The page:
The founder of Facebook has said governments should play a more active role in establishing rules to control the internet. Mark Zuckerberg called for stricter regulation of harmful content, election integrity, privacy and data portability in an opinion piece published in The Washington Post.
“Every day we make decisions about what speech is harmful, what constitutes political advertising, and how to prevent sophisticated cyberattacks,” Mr Zuckerberg wrote. “These are important for keeping our community safe. But if we were starting from scratch, we wouldn’t ask companies to make these judgements alone. Lawmakers often tell me we have too much power over speech, and frankly I agree.”
The article is the most comprehensive response from the Facebook founder on the issue of government regulation to date. It comes two weeks after the alleged Christchurch mosque gunman used the social network to livestream the attack, which killed 50 people.
Facebook also faces questions over its role in the Cambridge Analytica scandal around data misuse during election campaigns. In his op-ed, Mr Zuckerberg called for new regulation in four areas: harmful content, election integrity, privacy and data portability. Mr Zuckerberg said legislation was important for protecting elections and it should be updated. He said that Facebook had already made significant changes around political advertising.
With the European Union elections due to take place in May, Facebook has already said any advertisers in the EU will undergo tighter checks amid fears of foreign interference. On Friday, the site also started to label political adverts appearing in EU countries to show who the advertiser is, how much they paid and who they have targeted.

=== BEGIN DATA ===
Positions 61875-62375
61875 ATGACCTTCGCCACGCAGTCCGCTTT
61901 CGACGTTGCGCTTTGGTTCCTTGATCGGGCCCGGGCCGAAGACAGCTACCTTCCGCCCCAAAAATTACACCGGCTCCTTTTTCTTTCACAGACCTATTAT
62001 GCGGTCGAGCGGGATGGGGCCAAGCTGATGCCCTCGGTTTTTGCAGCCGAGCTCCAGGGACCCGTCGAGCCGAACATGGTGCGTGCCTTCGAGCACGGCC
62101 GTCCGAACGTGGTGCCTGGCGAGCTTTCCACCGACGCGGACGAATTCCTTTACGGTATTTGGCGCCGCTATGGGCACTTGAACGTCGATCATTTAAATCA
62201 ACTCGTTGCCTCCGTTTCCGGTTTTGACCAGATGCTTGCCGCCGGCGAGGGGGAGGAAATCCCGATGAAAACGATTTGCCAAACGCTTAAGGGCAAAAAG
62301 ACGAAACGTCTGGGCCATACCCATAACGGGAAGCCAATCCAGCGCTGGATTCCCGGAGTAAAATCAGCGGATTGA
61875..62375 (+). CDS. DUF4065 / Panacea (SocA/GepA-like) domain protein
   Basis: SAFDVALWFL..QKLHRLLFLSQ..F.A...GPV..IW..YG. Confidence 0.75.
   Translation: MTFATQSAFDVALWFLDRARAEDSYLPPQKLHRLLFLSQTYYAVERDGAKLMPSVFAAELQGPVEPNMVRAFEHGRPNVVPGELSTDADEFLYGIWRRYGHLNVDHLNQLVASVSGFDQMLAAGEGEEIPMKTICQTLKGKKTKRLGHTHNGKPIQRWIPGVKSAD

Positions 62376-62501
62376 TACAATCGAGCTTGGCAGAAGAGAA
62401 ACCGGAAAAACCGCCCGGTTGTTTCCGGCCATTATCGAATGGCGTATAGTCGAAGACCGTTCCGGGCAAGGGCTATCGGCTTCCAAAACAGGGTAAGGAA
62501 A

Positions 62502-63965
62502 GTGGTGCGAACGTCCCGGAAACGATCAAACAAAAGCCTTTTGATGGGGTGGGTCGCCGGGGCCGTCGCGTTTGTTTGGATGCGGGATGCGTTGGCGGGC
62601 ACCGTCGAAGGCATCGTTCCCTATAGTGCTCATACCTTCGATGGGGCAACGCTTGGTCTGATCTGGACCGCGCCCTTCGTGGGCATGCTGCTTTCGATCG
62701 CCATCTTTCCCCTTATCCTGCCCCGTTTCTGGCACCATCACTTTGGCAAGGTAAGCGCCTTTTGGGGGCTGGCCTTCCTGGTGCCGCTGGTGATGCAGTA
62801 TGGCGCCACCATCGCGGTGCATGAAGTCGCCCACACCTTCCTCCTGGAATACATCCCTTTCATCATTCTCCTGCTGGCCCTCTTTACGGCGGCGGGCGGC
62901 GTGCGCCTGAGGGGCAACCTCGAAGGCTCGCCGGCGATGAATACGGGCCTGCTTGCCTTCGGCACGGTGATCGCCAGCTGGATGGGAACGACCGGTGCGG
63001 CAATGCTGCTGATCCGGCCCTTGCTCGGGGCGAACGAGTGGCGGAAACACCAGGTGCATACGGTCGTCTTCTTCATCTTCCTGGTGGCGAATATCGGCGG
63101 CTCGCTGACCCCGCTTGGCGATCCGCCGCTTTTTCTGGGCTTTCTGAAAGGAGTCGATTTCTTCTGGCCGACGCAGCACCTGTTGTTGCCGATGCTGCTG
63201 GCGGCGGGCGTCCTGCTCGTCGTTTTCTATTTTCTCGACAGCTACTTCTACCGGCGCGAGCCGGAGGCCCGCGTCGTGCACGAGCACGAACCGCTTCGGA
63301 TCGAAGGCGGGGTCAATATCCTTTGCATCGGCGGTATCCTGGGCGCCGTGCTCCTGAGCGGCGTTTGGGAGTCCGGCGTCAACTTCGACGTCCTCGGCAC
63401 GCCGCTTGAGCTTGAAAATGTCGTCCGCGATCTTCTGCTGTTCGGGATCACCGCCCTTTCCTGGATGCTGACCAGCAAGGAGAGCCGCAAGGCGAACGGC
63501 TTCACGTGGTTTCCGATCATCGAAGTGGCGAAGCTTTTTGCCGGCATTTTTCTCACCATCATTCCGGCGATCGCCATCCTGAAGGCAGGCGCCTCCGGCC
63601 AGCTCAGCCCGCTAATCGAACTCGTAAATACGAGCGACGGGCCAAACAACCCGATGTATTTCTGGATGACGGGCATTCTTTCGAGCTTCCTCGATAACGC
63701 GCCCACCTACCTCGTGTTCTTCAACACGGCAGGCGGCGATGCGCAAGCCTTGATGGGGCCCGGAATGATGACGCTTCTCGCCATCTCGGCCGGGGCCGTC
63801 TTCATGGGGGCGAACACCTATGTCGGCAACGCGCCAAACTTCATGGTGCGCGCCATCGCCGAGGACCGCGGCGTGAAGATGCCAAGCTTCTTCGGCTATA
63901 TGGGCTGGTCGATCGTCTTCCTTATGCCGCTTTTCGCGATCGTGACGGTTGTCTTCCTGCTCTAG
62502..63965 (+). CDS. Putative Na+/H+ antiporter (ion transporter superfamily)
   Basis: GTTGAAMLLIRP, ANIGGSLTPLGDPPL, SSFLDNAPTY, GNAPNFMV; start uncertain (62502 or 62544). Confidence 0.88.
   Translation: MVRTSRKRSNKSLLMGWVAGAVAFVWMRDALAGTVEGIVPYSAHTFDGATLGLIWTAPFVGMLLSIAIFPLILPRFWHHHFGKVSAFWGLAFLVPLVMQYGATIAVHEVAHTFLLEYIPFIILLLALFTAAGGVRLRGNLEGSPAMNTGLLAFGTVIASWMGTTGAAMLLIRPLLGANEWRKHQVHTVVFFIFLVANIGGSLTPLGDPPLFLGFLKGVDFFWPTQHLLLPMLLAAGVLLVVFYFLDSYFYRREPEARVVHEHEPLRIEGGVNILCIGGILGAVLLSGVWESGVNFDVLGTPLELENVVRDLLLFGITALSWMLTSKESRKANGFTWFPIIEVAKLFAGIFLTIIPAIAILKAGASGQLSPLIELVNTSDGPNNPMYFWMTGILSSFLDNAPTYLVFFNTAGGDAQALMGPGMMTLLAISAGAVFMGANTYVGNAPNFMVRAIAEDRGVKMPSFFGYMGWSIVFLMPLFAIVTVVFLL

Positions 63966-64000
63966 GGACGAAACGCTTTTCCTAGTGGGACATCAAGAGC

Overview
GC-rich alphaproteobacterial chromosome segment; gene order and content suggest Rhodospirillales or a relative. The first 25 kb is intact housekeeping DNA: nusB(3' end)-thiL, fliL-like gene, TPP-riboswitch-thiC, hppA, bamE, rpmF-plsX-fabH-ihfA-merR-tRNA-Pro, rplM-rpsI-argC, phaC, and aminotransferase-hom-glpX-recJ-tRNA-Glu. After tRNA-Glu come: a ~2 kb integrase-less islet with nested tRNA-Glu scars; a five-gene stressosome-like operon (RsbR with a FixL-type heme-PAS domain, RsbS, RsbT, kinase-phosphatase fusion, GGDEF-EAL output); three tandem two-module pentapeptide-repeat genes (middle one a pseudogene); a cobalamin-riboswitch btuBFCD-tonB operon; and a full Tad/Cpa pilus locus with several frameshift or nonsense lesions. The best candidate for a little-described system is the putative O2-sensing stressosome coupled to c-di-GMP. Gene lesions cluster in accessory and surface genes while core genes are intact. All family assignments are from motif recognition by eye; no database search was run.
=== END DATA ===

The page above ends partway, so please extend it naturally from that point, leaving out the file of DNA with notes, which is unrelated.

However, in his op-ed, Mr Zuckerberg said that deciding whether an ad was political was not always straightforward. “Our systems would be more effective if regulation created common standards for verifying political actors,” he wrote. “Online political advertising laws primarily focus on candidates and elections, rather than divisive political issues where we’ve seen more attempted interference.
“Some laws only apply during elections, although information campaigns are nonstop. And there are also important questions about how political campaigns use data and targeting. We believe legislation should be updated to reflect the reality of the threats and set standards for the whole industry.”
On the subject of harmful content, Mr Zuckerberg said that Facebook was creating an independent body so people could appeal against its decisions over what was posted and what was taken down. “It’s impossible to remove all harmful content from the internet, but when people use dozens of different sharing services – all with their own policies and processes – we need a more standardised approach,” he wrote.
Mr Zuckerberg said Facebook already published transparency reports on how effectively it was removing harmful content, and said he believed every major internet service should do this quarterly. In the wake of the Christchurch shootings, Facebook has already promised to explore restrictions on live-streaming and has said it will ban white nationalism and separatism on the site from next week.
In terms of data protection and privacy, Mr Zuckerberg said a globally harmonised framework was required. “I believe it would be good for the internet if more countries adopted regulation such as GDPR as a common framework,” he wrote. On data portability, Mr Zuckerberg wrote: “If you share data with one service, you should be able to move it to another. This gives people choice and enables developers to innovate and compete.”
He said this would require clear rules about who was responsible for protecting information when it moved between services. Mr Zuckerberg appealed to governments around the world to develop rules to regulate the internet. “I believe Facebook has a responsibility to help address these issues, and I’m looking forward to discussing them with lawmakers around the world,” he wrote.